Here is your paragraph on Kamakhya temple:
This is a well-known centre of Hindu pilgrimage situated in Assam. Kamakhya or Kamaksi ‘Wanton-eyed’ deity is a form of Kali. This is her chief temple, where cruel rites were practised earlier.
Human sacrifice, which was voluntary, took place in the premise up to 1832. The victims, when accepted for sacrifice, were then regarded as sacred and given whatever they desired until the time of the annual festival of the goddess, when they were sacrificed.
In Assam, Kali is worshipped in a numinous stone at Kamakhya. The origin of the Kamakhya temple is pre-Aryan, i.e., distinctly tribal in its traits and ideals. Original temple was destroyed by the Muslim invaders in the early part of the 16th century, but was restored from ruins by King Naranarayana of the Koches and re-built in its present form in 1665 A.D.
The original temple image still exists, it constitutes a symbol of the pre-Aryan sex-worship that was part of the ancient social organisation of the tribal people. It does not represent a complete image of the deity; it is a Yoni symbol that is enshrined and worshipped in this temple.
It is carved out on a black rock inside the temple—cave, the cave is dark and subterranean. Only a few earthern lamps along the dark pathway throw up their greyish light against the room of the cave. In ancient Kamarupa, though Saivism dominated for a long was just a temporary phase and eventually mother cult has monopolised and enjoys the full focus.
It is said that Lord Siva came to the Nilachala hill where the Kamakhya temple is situated to satisfy his erotic impulses with goddess Kamakhya in secret hill coverts. There is a river called Suvarna-Sri on the east; it is known as Suvansiri today.
This river is noted for gold-dusts and ‘sandal-woods that its waters once used to carry. Siva, it is said, used to apply gold- dusts and sandal-paste, thus obtained, on the naked body of the goddess as she bathed. That Siva came and after his amorous dalliance with Kamakhya went away point to the characteristics of a matriarchal social set-up. Siva is a deity of non- dimensional immediacy.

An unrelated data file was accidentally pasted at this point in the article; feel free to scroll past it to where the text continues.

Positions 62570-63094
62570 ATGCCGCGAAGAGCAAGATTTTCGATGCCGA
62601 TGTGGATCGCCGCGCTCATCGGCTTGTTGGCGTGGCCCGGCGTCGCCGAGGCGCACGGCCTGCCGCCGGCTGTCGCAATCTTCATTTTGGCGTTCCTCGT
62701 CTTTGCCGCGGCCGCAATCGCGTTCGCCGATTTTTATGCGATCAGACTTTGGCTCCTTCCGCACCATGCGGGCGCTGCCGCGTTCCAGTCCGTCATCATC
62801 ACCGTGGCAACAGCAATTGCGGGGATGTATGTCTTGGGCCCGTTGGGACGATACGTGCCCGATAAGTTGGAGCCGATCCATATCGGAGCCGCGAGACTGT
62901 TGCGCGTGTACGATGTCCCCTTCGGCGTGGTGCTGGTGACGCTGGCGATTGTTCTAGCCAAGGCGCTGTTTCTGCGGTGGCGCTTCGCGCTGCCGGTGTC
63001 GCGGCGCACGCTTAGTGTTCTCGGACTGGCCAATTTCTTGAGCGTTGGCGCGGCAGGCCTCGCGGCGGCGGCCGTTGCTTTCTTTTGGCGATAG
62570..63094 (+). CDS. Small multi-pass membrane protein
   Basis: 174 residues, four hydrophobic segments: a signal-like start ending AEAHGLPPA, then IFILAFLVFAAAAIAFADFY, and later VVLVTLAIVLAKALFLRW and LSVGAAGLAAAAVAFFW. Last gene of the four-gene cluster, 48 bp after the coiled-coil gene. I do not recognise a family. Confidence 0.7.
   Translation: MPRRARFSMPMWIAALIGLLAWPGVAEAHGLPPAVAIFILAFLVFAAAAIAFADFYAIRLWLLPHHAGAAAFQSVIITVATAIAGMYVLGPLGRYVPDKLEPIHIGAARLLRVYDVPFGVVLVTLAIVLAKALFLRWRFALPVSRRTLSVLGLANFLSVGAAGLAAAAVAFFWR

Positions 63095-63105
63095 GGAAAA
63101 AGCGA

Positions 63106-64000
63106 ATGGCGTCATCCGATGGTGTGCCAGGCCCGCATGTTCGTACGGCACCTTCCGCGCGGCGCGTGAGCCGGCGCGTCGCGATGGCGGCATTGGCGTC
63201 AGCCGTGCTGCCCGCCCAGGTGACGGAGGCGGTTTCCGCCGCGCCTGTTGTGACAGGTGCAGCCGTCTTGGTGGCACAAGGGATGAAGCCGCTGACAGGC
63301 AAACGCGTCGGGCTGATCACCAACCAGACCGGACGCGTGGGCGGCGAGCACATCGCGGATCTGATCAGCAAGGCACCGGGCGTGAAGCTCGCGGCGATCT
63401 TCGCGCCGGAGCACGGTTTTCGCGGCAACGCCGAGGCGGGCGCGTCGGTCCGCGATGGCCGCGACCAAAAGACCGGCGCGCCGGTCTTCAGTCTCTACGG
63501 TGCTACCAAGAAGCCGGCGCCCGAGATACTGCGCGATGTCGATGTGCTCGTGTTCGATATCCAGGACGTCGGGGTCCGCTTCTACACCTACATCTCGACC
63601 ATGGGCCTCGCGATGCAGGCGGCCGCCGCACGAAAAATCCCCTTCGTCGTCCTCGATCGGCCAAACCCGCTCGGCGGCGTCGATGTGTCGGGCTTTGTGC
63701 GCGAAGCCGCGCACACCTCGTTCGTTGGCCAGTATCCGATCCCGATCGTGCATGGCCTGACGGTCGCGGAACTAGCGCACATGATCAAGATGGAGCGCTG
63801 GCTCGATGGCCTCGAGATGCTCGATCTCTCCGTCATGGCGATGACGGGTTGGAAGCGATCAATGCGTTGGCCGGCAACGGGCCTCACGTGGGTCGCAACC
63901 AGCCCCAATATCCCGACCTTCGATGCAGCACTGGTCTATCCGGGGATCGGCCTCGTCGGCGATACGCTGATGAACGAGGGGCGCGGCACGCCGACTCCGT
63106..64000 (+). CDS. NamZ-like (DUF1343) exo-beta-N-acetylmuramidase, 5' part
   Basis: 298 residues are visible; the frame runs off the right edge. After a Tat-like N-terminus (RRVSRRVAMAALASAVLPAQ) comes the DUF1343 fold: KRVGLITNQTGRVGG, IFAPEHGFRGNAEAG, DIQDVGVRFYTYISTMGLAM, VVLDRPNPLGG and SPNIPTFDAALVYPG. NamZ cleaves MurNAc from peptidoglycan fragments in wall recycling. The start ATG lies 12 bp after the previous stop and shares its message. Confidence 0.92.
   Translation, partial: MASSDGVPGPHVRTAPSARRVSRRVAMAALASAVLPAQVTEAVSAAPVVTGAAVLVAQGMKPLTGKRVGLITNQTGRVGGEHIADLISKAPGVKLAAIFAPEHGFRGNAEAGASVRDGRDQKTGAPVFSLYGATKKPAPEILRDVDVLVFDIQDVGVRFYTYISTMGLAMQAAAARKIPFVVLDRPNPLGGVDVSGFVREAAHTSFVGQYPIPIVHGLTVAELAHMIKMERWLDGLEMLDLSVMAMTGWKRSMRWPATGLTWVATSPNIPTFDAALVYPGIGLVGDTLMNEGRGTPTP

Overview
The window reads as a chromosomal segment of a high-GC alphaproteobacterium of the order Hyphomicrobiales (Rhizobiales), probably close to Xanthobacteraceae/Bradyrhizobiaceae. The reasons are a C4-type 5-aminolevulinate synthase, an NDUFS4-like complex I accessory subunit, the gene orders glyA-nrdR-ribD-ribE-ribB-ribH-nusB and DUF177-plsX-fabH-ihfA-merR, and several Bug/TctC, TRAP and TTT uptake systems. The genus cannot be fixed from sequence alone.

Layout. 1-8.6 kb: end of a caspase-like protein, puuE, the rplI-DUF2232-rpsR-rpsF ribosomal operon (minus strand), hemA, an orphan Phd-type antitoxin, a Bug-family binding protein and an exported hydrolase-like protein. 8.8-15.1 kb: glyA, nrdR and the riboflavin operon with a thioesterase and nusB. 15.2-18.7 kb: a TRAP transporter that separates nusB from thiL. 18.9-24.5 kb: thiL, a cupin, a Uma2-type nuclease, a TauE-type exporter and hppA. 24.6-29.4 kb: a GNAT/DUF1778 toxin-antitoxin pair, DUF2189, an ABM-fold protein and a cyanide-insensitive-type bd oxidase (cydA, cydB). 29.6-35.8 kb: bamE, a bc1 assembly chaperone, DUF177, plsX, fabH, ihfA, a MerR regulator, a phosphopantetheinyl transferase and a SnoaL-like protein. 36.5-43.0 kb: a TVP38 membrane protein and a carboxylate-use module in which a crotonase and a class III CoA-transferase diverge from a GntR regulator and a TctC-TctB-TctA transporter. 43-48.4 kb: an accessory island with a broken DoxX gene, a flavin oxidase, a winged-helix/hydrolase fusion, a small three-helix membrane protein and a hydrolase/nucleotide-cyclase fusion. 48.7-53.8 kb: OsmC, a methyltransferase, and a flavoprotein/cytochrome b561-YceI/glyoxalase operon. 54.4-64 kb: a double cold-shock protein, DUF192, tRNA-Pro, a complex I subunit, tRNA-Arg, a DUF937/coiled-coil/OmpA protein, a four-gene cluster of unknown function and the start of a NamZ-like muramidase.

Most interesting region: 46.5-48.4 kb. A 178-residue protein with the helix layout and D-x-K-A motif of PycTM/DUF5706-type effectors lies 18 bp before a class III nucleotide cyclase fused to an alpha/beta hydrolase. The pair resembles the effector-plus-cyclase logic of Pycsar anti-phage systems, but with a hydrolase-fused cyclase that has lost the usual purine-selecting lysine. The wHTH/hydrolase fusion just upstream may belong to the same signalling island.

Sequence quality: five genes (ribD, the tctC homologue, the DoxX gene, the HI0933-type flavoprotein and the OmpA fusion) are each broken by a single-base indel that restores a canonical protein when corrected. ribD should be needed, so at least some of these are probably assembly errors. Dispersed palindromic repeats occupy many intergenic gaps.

The temple of Kamakhya is closely connected with the story of Naraka, a king of Mithila. He is known as the son of Mother Earth or otherwise the story of his birth is veiled in mystery. This king is supposed to be the progenitor of the Sakti cult in Kamarupa. The existence of a local mother-goddess called Kamakhya furnished him with a ready basis for the introduction of this creed.
This tribal deity here is identified with Goddess Kali of irregular habit and disposition at times. Kamakhya being a tribal goddess had a robust modus operandi; this made the assimilation of the two into a single identity less difficult. Naraka ultimately became the ruler of Kamarupa; he put himself in charge of the deity. Thus the process of steady Aryanisation of this mother-goddess that was originally in the custody of the Kiratas was afoot. It gained in rapid momentum with the increase of contact with the outside Aryan world.
In later times this deity was conceived of as a virgin goddess, amorously connected with Siva and subsequently as his spouse. The temple of Kamakhya is supposed to be the original progenitor of tantraism\ ultimately it became the spring-board of Saktaism in Assam.
Mythology connects the yoni symbol worshipped in the temple with the pudenda of Parvati as her body was cut to pieces by Vishnu with his discus. In sorrow and utter despair Lord Siva hoisted it on his shoulders and refused to part away with the corpse.
In the month of Asad, deity Kamaksha is worshipped and a great annual fair is organised here. In Kamakshya temple of Assam the Ambuvaci festival is celebrated with popular and Shastric rites. Goddess Kamakhya is identified with Goddess Parvati on and from the seventh day to the tenth day of the third month of Hindu calendar is the festival of Ambuvaci when the doors of the shrine are closed to all Myth says that this time the deity is unclean due to her menstruation. Ceremonially the doors of the shrine are let open on the twelfth day. On that day a great mela is organised on the premises of the shrine.